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Title: Perinatal studies in Equidae with special reference to passive transfer of immunity.
Author: Jeffcott, L. B.
ISNI:       0000 0001 3589 687X
Awarding Body: University of London
Current Institution: University of London
Date of Award: 1972
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This work represents a study of aspects of passive immunityand the method of its transmission to the Dewly born foal. All the foals examined were agammaglobulinaemicat birth. Traces of antitoxin, too low to be of any protective value, were present in foals born to hyper immune dams. The foals rapidly acquired passive y globulbin by absorption of colostral proteins from the small intestine. The antibody levels attained were somewhatlower than those of the dams' serum at parturition. The passive y globulin and anti toxin declined steadily after 24 hours and br three weeks at age their levels bad been halved. The duration of demonstreble passive immunity did not extend for more than four months of life. The development of active immunity began within the first month of life. Autogenous y globulin was detected after two weeks in the colostrum deprived foals. In foals which received colostrum, y globulin levels approaohing those for adult horses were detected by about four months of age. The mechanism of absorption of colostral proteins was by uptake into the epithelial cells of the small intestine and transfer via the lacteals to the systemic oirculation. The intestine was apparently non-selective in its absorption of maoromolecules. The efficiency of absorption three hours after birth of labelled PVP, a synthetic polymer of similar molecular size to y globulin, was shown to be 22% of the total dose. There followed a linear decline in efficiency of absorption with age to the lowest recorded levels at 20 hours. By 24 hours of life the intestinal epithelium was no longer permeable to marker antibody. Examination of the colostral proteins after absorption revealed that the high molecular weight component, y globulin, was retained in the foal's circulation, but that the smaller size milk proteins were excreted in the urine. This neonatal proteinuria persisted only during the period of intestinal absorption.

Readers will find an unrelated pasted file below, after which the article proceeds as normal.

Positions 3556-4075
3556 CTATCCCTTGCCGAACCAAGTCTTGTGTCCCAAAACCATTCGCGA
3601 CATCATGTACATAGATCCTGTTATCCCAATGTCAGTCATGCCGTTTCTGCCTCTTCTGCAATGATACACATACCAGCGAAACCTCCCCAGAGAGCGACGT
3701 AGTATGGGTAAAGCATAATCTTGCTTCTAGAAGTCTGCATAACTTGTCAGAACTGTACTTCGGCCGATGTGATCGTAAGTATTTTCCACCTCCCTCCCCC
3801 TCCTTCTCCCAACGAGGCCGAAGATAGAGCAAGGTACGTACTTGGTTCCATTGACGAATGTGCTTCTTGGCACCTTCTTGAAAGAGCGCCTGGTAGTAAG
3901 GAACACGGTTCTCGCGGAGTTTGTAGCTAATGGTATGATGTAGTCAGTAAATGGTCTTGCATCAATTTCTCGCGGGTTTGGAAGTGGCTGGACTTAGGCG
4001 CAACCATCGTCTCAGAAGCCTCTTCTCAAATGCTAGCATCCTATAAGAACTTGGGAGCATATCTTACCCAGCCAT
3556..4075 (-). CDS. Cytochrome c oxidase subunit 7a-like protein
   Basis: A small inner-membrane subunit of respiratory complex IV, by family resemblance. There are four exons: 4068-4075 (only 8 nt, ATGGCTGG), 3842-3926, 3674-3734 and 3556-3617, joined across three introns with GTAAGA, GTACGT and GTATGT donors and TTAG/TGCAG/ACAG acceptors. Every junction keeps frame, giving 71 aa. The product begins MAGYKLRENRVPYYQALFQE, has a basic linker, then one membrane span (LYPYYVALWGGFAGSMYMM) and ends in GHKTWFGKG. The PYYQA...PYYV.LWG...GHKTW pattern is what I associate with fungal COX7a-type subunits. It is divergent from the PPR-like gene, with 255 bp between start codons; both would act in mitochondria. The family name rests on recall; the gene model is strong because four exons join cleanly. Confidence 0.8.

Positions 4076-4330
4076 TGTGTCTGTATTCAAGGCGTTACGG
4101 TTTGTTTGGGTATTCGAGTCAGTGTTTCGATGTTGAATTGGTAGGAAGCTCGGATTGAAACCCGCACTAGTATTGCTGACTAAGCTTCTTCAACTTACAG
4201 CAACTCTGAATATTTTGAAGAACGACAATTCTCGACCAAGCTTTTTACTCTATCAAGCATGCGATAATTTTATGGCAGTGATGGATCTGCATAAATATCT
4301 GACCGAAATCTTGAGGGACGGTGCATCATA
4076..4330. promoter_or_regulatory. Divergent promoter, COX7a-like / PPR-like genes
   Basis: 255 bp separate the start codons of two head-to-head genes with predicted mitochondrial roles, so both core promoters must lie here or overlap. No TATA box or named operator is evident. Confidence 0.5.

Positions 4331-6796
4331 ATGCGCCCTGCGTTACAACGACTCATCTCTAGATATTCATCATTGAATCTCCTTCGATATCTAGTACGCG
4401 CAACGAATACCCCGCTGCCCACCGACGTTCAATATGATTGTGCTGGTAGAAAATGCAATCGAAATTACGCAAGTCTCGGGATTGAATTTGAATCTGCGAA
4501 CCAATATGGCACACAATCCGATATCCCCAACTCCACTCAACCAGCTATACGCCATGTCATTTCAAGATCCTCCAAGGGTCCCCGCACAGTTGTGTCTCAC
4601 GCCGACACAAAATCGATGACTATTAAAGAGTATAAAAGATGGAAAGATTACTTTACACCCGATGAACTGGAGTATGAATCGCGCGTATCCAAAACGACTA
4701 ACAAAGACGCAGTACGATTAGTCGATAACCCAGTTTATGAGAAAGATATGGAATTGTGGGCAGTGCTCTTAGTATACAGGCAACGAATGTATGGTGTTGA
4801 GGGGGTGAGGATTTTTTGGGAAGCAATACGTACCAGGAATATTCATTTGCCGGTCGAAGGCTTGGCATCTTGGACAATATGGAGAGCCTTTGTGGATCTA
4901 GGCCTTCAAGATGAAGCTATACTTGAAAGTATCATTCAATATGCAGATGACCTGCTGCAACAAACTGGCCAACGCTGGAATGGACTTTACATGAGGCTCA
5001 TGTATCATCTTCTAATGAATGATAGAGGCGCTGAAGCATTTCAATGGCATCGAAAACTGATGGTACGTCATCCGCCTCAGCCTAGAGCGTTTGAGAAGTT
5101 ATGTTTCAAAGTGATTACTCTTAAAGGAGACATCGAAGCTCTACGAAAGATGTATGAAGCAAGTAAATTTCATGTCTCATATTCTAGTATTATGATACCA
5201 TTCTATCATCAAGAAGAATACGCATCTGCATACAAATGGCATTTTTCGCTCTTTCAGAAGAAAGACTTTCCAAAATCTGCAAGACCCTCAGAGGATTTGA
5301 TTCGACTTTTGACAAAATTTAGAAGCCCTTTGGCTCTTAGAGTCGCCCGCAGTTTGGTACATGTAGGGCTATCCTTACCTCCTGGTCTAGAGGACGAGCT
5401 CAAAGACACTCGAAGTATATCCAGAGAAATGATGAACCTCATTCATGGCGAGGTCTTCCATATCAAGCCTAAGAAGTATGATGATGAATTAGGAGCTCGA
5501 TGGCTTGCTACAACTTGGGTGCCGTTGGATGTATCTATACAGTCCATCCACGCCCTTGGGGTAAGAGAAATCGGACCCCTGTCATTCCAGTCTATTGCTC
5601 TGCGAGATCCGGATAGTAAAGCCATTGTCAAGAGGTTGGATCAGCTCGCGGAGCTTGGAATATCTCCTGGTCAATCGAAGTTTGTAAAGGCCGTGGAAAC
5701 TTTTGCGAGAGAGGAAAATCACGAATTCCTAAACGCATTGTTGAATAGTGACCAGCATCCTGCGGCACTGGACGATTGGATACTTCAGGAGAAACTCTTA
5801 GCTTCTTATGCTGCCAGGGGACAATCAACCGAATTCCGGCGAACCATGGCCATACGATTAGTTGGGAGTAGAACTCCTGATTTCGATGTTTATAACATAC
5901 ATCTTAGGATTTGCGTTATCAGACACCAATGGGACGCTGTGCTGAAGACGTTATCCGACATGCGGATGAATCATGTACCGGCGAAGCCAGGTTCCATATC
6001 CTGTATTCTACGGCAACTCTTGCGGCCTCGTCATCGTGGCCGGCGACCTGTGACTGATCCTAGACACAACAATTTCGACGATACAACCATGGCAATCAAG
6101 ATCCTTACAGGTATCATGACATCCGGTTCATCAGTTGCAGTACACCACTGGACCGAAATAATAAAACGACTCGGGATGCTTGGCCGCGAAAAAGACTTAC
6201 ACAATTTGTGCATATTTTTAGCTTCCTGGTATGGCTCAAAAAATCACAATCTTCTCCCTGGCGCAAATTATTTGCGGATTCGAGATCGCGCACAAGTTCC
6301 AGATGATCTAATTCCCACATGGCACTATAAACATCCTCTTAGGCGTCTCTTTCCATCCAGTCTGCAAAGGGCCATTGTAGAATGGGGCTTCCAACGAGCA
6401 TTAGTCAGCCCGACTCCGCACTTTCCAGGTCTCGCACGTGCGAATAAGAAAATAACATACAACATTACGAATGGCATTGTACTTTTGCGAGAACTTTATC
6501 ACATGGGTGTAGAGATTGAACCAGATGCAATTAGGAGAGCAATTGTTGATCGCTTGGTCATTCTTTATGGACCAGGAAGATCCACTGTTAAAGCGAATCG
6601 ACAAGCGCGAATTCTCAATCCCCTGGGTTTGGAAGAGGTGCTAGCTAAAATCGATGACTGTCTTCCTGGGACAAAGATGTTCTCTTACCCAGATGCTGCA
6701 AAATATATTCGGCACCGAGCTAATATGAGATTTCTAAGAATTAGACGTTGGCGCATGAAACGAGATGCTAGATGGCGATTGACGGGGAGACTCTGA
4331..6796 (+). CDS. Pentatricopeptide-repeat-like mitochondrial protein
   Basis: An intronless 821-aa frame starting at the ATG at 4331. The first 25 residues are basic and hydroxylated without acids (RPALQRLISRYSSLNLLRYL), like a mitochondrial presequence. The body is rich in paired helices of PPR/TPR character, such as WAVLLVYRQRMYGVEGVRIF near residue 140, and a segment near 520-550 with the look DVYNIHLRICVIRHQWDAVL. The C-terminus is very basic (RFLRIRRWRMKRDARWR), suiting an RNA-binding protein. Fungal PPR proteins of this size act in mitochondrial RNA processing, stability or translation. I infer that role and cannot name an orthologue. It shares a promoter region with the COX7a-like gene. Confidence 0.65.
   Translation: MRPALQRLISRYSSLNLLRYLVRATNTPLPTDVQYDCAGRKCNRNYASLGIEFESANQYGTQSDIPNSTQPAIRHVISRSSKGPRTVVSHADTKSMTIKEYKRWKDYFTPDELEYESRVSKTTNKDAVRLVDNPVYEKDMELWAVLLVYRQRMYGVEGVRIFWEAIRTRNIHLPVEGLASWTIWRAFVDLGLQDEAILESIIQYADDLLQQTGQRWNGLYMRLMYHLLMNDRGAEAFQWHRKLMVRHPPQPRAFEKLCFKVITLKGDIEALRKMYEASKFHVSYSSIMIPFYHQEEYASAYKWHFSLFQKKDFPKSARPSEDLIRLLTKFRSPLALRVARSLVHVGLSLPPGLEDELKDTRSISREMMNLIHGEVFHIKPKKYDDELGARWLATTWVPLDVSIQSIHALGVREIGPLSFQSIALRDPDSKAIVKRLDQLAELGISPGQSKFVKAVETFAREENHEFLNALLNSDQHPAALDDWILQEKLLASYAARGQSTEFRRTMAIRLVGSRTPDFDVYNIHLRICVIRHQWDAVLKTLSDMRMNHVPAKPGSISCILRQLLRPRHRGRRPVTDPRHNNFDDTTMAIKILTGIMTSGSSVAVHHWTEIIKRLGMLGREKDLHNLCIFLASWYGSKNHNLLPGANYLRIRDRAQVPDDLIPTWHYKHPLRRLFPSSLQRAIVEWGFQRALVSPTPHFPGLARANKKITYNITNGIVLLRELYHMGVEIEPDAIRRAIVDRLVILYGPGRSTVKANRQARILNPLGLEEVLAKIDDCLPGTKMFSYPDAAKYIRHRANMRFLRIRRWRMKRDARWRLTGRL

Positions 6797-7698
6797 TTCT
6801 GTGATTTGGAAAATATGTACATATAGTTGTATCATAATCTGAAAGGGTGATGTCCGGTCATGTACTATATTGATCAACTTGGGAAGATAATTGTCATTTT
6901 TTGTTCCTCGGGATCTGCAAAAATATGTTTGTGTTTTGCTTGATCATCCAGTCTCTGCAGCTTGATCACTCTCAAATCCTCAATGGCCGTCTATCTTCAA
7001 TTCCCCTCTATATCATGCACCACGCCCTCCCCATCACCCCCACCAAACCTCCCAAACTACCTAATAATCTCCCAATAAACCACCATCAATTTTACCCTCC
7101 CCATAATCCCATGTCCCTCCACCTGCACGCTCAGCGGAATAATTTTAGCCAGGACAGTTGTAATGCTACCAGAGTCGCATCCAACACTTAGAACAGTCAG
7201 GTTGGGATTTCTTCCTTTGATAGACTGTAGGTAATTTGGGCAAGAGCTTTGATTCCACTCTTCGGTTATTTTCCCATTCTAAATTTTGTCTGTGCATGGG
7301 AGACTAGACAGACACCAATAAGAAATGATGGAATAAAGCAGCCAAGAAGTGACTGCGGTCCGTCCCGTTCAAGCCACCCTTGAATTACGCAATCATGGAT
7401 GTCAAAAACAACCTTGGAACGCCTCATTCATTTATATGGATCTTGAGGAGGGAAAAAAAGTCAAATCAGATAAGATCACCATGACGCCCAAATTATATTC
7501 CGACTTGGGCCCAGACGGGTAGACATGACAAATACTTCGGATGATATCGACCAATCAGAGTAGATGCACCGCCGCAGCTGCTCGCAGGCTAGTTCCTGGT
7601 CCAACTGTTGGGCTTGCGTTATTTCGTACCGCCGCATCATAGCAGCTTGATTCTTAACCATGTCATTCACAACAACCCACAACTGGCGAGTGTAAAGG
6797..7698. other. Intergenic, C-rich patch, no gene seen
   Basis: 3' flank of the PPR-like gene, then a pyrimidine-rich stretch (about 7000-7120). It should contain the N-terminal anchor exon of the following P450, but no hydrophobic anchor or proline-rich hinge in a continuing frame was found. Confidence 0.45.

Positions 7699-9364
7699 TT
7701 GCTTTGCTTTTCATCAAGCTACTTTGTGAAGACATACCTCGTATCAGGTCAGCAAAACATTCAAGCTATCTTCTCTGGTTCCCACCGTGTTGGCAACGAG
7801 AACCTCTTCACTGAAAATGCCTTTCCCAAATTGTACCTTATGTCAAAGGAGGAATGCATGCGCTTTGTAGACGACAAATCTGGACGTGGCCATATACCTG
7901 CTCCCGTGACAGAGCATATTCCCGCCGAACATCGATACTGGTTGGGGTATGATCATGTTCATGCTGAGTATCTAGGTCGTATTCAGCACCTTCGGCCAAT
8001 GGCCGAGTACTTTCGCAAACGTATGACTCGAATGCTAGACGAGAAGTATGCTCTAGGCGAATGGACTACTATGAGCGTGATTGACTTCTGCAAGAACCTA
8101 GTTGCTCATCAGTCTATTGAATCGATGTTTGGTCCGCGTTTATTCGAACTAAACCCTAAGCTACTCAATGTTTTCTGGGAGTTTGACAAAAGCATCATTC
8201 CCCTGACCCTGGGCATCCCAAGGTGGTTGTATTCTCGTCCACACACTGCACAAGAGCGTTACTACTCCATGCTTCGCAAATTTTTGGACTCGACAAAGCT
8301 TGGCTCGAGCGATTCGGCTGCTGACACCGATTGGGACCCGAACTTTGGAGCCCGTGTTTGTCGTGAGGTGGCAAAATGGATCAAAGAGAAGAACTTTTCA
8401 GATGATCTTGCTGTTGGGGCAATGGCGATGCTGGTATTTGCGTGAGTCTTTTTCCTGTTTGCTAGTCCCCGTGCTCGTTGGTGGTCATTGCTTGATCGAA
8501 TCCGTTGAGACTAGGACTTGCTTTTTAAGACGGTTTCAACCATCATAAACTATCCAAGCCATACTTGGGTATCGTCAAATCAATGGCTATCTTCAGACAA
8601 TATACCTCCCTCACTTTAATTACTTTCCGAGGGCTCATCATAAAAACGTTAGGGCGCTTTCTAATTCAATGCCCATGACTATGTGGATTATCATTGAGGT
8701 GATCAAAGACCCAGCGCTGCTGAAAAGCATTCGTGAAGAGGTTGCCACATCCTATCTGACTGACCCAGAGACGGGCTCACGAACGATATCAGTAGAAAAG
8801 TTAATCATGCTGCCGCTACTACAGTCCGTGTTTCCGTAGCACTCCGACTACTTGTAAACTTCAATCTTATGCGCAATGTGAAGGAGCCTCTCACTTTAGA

Supervisor: Not available Sponsor: Not available
Qualification Name: Thesis (Ph.D.) Qualification Level: Doctoral
EThOS ID:  DOI: Not available